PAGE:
Ben Hershey / unsplash

Each year, more than 450,000 kids show up in the emergency room to be evaluated and treated for head injuries. Now, no parent relishes the idea of taking their child to the hospital with a concussion. But growing concern about the long-term effects of head injuries have made that already stressful situation even more fraught. And the best course of action isn’t always clear.


A year ago, hurricane Maria devastated Puerto Rico with winds so strong that some wondered whether the Saffir-Simpson scale for rating hurricanes needed a category 6 added to it. Now, hurricane Florence has reignited that discussion – but with a twist.

Two weeks ago, we brought you a conversation with Julie Libarkin - a researcher at Michigan State University who has spent two years compiling a database of more than seven hundred cases of sexual misconduct in academia. That database contains some shocking stories, as well as evidence that serial abusers are a prevalent problem in academic settings. But the database is far from comprehensive.

Kerstin Forsberg is a Peruvian marine scientist and the champion of conserving the giant manta ray
Courtesy New England Aquarium

Just off the coast of Peru, there's a huge amount of sea life. There are whales, a robust fishing industry, and a strange, gentle creature the size of a car called the giant manta ray.

Photos by Sam Kimball. September 2017.

In a smokey shop in Barnstable, Norah Bourbon is doing her best to hold on to the ancient craft of blacksmithing in its simplest form, with hammer, anvil, and a coal-fired furnace. Learning the craft directly with master blacksmiths, she aims to carry on the art for new generations on the Cape who might want to take up hammer.

Hayley Fager




If you drive around Chatham, you’ll see a lot of images of sharks. Some are goofy and cartoonish, and some are intended to strike fear.  In the wake of two shark bites on Cape Cod this year, including the state’s first fatality in more than 80 years, questions have arisen whether the commercial industry around the predator may need to be reassessed.

Poetry Sunday: Cathy Finn

Sep 23, 2018

Cathy reads her poem, "Chinese tomb sweeping festival (qinming)." 

Ed Jerome, Educator, Fisherman, Gentleman

Sep 21, 2018
Nelson Sigelman

If a community is lucky, it has an Ed Jerome. A “go to” person.

Ed Jerome of Edgartown died suddenly Tuesday, September 18. The news rippled across Martha’s Vineyard in small Island waves: word-of-mouth, Facebook posts, conversation in coffee shops.

S Junker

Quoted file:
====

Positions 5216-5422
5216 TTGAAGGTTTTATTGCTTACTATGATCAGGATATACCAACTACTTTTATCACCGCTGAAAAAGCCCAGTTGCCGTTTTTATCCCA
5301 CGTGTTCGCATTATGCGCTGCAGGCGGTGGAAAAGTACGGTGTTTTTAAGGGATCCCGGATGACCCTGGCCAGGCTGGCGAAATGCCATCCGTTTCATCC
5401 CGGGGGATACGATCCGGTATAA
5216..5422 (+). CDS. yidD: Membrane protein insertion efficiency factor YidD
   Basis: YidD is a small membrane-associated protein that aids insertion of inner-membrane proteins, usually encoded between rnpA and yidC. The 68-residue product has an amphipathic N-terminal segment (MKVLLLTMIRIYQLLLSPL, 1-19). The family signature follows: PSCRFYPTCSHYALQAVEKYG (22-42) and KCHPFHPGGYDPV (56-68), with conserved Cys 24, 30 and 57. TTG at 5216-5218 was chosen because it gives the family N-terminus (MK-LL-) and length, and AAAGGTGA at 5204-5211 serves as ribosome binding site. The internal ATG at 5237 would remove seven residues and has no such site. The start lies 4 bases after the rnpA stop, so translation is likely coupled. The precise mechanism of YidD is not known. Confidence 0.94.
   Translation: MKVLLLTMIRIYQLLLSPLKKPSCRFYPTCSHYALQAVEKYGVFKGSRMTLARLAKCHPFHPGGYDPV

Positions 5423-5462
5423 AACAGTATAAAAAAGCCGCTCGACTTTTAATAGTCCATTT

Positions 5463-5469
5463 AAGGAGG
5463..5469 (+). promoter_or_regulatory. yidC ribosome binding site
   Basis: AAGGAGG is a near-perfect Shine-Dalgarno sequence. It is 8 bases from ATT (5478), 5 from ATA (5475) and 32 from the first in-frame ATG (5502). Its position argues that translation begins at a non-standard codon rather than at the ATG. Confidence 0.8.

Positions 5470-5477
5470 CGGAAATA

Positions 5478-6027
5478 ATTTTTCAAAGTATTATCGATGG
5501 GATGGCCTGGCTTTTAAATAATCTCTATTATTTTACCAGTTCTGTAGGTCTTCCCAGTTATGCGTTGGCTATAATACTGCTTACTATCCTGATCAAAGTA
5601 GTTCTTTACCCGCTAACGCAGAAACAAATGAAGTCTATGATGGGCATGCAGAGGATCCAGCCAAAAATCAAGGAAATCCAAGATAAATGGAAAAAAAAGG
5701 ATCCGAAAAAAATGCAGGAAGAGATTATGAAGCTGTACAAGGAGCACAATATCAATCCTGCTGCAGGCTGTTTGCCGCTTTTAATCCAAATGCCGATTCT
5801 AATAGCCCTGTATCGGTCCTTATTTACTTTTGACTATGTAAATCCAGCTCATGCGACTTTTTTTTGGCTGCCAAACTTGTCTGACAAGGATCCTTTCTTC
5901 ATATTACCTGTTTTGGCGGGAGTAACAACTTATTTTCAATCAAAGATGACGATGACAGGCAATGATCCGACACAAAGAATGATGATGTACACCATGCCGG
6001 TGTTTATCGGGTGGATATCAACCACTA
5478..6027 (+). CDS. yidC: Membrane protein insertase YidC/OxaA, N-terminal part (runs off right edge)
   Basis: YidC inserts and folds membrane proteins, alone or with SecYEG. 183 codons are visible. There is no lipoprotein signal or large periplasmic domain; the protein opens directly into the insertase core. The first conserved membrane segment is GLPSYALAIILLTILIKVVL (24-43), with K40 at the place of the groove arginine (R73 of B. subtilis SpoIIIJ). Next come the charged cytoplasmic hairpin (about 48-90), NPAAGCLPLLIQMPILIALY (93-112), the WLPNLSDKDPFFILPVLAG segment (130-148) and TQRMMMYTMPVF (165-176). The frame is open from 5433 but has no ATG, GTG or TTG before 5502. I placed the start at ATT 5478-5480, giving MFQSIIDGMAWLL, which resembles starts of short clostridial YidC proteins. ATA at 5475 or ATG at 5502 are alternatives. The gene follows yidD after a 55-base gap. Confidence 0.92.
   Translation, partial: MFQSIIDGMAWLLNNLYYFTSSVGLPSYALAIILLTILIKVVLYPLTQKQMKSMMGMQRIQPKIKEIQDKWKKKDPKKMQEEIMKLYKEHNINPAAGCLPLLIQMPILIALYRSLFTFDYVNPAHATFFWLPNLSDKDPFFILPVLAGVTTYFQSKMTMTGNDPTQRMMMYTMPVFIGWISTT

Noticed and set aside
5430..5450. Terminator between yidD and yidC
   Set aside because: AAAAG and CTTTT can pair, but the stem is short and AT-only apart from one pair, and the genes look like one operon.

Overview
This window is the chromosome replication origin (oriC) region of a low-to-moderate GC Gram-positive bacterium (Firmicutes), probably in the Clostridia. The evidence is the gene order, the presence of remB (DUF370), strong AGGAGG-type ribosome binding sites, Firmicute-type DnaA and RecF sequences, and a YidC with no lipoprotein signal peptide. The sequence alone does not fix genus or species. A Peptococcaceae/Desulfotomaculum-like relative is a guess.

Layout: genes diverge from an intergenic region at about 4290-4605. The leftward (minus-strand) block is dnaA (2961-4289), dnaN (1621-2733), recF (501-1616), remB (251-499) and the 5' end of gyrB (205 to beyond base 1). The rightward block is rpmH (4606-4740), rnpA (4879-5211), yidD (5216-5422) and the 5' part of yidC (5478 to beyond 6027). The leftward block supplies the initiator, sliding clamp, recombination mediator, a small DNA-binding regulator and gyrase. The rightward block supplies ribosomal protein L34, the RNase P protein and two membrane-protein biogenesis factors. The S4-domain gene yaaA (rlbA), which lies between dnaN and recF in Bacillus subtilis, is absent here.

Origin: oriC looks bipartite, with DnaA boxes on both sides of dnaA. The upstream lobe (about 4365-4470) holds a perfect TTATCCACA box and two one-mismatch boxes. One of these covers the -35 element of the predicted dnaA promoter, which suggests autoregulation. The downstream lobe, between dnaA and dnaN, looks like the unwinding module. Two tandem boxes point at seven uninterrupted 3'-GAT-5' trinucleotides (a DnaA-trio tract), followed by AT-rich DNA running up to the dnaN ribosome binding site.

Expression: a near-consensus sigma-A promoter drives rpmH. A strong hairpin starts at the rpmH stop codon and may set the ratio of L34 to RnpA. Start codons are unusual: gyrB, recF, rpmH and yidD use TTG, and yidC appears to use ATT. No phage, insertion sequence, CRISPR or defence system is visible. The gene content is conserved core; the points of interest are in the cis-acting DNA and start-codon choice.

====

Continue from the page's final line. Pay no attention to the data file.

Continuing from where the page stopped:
WCAI News Director Steve Junker hosts a roundup of some of the top local and regional news of the week, including: a 26-year-old man boogie-boarding in Wellfleet becomes the state’s first shark bite fatality in more than 80 years, Cape responders head to North Carolina to help in the aftermath of Hurricane Florence, and the nursing program at 4Cs is under scrutiny.

wesbl / flickr /

Last week the state Division of Marine Fisheries announced it would be expanding the commercial striped bass season for the remainder of the fishing year. It's a decision that's provoked a lot of conversation within the recreational and commercial fishing communities.

Cape Cod Times


Fall on Cape Cod is always a big time for festivals, and there are several going on this weekend. Here's your Weekend Outlook. 

Sarah Tan / WCAI

The death of 26-year-old Arthur Medici from shark bite wounds is the state’s first shark-related death in over 80 years. Now, researchers and policymakers are looking at ways the Cape could increase beach safety and awareness around the growing great white shark population. 

Hayley Fager

A fatal shark attack in Wellfleet last weekend has left a lot of questions – about preparedness and response protocols –  and also about the sharks themselves and how to stay safe. WCAI's Kathryn Eident talked with Living Lab Radio Heather Goldstone about shark behavior.

Pirates are part of our popular culture: children dress up as pirates for Halloween, and we see movies or visit theme parks based on the Pirates of the Carribbean franchise. It’s all part of our romanticized version of the rackishly handsome, swashbuckling sailor who plies the high seas in search of treasure. The real story of piracy, particularly the pirates who operated off the coast of North America in the 18th and 19th centuries, is much more complicated. Eric Jay Dolin takes us on a deep dive into Pirates and their influence on the emergence of America in his latest book Black Flags, Blue Waters- The Epic History of America’s Most Notorious Pirates. He joins host Mindy Todd on The Point to tell us about it.

Elspeth Hay

Peter Burgess is as interested in the history of farming as he is in the practice itself. His farm in Truro is called Sixpence Farm, after a silver coin he found in the soil that dates back to 1689. Burgess focuses almost entirely on fruits and vegetables that would have been found here over a hundred years ago. On the day I visited, he told me about the apple varieties he planted, and why he chose them.